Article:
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Moon Apollo Image Processing

November 5, 2018

In the early 1970s, specialized cameras onboard the Command Modules of the last three Apollo missions (15, 16, 17) photographed nearly 25% of the Moon in stunning detail. Today, scientists from Flagstaff’s U.S. Geological Survey, Arizona State University, and NASA are working together to reconstruct the lunar surface from these nearly 50-year-old photographs.

Producing accurate topographic maps of the Moon was a primary goal of the later Apollo flights to aid in the geological interpretation of photos taken on both Apollo and earlier unmanned missions and to evaluate potential future landing sites. The integrated photogrammetric mapping system included a Metric (mapping) Camera, a high-resolution Panoramic Camera, a star camera, and laser altimeter. The data acquired from this system remains relevant today. Apollo images can be compared to images acquired from later and current missions to study how meteorite impacts have changed the lunar surface over time.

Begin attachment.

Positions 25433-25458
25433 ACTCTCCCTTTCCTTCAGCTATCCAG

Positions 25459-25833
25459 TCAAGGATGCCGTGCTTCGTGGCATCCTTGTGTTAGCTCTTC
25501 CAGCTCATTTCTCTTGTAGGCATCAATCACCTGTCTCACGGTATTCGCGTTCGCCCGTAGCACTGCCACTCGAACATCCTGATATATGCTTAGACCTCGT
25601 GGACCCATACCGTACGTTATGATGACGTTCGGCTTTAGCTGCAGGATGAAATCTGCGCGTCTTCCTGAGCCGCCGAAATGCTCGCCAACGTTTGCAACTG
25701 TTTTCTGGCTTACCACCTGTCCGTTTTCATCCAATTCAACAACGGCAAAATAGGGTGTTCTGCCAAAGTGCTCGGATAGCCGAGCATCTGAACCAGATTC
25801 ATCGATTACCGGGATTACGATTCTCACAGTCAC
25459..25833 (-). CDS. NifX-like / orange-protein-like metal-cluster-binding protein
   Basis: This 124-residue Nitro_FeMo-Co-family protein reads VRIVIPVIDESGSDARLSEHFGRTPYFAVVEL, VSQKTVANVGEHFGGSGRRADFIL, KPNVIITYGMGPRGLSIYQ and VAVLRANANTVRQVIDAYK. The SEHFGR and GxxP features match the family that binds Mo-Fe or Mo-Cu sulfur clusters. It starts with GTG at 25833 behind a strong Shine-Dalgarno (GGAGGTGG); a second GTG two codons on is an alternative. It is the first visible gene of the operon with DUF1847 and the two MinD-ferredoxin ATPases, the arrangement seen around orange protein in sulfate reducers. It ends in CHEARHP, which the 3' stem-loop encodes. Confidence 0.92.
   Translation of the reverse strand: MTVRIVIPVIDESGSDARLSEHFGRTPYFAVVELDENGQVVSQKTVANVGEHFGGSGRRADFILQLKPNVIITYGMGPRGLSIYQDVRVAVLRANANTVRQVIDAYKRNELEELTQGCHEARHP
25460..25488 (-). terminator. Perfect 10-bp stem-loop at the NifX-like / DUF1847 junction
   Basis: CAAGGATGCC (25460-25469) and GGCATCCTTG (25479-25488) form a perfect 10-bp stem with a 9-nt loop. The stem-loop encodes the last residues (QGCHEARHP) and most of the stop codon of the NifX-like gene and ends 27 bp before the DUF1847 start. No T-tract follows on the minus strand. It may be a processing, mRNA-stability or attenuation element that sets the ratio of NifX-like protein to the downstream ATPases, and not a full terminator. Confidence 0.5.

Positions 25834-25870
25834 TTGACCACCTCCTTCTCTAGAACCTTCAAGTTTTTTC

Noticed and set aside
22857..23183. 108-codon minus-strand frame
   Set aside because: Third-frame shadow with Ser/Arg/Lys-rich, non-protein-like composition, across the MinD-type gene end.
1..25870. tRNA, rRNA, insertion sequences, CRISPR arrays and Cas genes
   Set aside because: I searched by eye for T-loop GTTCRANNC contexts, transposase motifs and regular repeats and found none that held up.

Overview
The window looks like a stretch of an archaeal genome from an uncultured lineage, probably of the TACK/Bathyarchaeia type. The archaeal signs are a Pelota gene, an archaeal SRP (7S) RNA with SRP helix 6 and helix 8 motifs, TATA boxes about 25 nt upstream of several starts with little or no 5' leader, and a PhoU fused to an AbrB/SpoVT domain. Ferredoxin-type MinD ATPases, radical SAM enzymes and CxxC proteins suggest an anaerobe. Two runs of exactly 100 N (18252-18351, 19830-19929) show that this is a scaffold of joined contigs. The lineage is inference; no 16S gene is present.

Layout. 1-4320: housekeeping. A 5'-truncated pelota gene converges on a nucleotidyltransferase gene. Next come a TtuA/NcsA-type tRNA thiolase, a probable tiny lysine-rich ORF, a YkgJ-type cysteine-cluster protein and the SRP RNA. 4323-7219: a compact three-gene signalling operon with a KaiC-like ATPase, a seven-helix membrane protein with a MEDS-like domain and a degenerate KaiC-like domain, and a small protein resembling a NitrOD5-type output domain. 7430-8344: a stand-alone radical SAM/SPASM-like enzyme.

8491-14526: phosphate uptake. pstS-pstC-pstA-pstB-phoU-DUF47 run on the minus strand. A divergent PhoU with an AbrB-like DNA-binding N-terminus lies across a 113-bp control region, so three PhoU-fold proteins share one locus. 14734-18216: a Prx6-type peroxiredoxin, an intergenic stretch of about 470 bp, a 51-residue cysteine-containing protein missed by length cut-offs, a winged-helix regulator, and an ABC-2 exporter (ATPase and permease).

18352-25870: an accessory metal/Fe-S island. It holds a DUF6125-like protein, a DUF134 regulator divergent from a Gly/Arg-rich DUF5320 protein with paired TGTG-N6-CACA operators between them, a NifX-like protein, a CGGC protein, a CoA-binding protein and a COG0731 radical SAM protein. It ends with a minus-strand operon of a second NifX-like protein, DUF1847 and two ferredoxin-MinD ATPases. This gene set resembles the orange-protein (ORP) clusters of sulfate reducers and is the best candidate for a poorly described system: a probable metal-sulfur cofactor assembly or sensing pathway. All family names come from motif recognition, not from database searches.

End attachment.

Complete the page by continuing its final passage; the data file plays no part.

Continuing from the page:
To find out more…

Apollo 15 Oblique Metric Camera Processing…

Apollo 15 Panoramic Camera Processing…